Telescope Parabolic Mirror

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This topic contains 3 replies, has 3 voices, and was last updated by  Jamie 1 week, 3 days ago.

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  • #109598

    Daniel Kosturik
    Participant

    I’m genuinely interested in building my own telescope one day. One idea that came to mind would be to make the parabolic mirror out of a thick acrylic (2″+), and mill the exact contours of the concave surface with a CNC. I’d then mirror coat it, and polish to a super high gloss.

    Considering 24″+ Mirrors would run you easily $10,000, or more, this seems like an ideal second option to save enormous amounts of cash.

    Anyone into telescopes, and thought of doing this?

    https://www.ebay.com/itm/24-f-3-3-Sandwich-Parabolic-Telescope-Mirror-/192365394512

    #109615

    Jeffeb3
    Participant

    I know one of the reasons they are so expensive is because of the insanely precise rigs they use to make them.

    In college, we coated a piece of glass to make a mirror finish (Why was this part of the summer session in the Physics department, IDK) and it required a vacuum and putting a large voltage on a piece of metal (aluminum, I think) and the atoms would fly off and coat the glass. It made nice mirrors, but it was hard and we were doing it on like 1/2″ mirrors.

    But besides that, just getting it extremely accurately milled is going to be tough. There are different versions of “flat” and this would require a really “flat” setup, where flat in this case means exactly along that sphere.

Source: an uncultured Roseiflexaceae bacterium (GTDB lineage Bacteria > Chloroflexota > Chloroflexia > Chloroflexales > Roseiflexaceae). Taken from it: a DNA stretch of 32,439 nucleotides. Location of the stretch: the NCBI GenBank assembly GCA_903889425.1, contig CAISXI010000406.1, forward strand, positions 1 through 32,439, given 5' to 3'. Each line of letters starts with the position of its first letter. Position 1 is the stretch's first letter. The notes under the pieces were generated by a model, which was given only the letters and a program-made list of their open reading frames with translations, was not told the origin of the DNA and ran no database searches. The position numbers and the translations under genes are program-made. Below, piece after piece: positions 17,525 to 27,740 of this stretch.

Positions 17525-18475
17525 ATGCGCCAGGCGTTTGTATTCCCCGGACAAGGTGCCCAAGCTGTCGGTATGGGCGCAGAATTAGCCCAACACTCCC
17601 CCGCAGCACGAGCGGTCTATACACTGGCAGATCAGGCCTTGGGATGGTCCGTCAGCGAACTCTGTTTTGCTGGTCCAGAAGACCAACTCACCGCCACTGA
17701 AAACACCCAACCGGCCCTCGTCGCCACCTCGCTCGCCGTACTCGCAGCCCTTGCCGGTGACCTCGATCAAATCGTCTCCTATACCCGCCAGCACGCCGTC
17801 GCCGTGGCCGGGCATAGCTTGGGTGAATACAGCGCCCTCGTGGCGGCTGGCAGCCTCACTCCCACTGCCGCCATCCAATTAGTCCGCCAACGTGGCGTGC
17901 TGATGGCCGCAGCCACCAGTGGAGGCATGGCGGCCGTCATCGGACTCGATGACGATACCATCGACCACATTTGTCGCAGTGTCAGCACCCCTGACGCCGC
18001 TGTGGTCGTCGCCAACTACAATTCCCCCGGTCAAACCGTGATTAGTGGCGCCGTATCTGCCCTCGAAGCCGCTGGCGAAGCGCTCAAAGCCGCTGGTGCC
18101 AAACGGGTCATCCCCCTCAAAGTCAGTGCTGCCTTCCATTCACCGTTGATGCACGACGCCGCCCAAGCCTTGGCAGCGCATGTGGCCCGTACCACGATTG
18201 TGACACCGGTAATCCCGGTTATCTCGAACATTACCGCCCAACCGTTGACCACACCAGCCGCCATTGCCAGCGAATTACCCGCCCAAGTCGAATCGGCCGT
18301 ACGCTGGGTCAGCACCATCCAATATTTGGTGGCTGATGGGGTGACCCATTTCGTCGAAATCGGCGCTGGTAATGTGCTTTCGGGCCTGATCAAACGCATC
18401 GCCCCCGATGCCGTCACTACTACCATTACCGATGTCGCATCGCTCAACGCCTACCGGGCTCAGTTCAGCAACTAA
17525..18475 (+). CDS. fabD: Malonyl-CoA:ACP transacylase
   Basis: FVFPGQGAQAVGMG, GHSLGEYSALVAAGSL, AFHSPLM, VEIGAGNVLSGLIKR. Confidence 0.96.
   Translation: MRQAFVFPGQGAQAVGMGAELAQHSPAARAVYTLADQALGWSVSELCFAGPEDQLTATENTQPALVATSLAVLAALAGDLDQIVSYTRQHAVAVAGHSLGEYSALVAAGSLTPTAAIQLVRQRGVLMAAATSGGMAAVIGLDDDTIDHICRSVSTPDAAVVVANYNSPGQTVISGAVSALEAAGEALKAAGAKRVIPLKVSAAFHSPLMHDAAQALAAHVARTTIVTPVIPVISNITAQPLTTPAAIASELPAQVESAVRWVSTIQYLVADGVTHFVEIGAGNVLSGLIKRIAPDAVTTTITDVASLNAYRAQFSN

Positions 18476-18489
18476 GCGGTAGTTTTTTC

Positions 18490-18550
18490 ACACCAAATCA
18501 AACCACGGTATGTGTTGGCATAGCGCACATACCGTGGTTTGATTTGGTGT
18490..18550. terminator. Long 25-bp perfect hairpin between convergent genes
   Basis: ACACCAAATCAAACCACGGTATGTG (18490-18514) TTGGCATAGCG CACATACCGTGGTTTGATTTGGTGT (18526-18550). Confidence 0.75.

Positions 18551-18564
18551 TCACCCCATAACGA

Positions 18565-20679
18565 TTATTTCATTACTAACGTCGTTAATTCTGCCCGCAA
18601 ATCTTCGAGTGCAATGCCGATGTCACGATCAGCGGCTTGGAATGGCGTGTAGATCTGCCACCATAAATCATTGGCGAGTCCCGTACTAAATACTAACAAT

If it’s interesting to you though, it would definitely be fun to try. There’s a good change you’ll get something that will work, although I don’t know how well. Since it’s so big, it would be able to catch a lot of light, but if it’s not perfectly “flat” it won’t focus well. Either way, it would be neat.

    #109619

    Daniel Kosturik
    Participant

    Well, even if it got it close, there’s a lot of hand sanding techniques that can get it the rest of the way to the finish line. There’s tons of videos online that discuss light testing to ensure the mirror is an acceptable f-value, and I’d assume you can do several of these tests throughout the grinding process prior to turning the acrylic into a mirror surface.

    Who knows – maybe I’ll look into it down the road when I need to push the limits. I don’t even have my cnc assembled yet, so I need to focus on that first lol

    #109625

    Jamie
    Participant

    I have a project on my “someday” list, to make a corrector plate for a spherical telescope.  You can get small spherical mirrors from Amazon for cheap ($20 for an 80 mm mirror).  I built a telescope with PVC and a Raspberry Pi and one of these mirrors.  The problem is that at high magnification, the spherical aberration is pretty bad.

    So I could calculate a thin aspherical corrector element and mill it out of acrylic, but here’s where I had another idea: milling tolerances being what they are, it might not be very good, but I could cheat by using two pieces of acrylic and milling the lens as a cavity between the two pieces, and then filling the cavity with a material with almost the same index of refraction as the acrylic.  The small index difference makes the correction much weaker, meaning the optic must be thicker but also much less sensitive to machining errors.

    Not quite what you asked but related and maybe inspires you.

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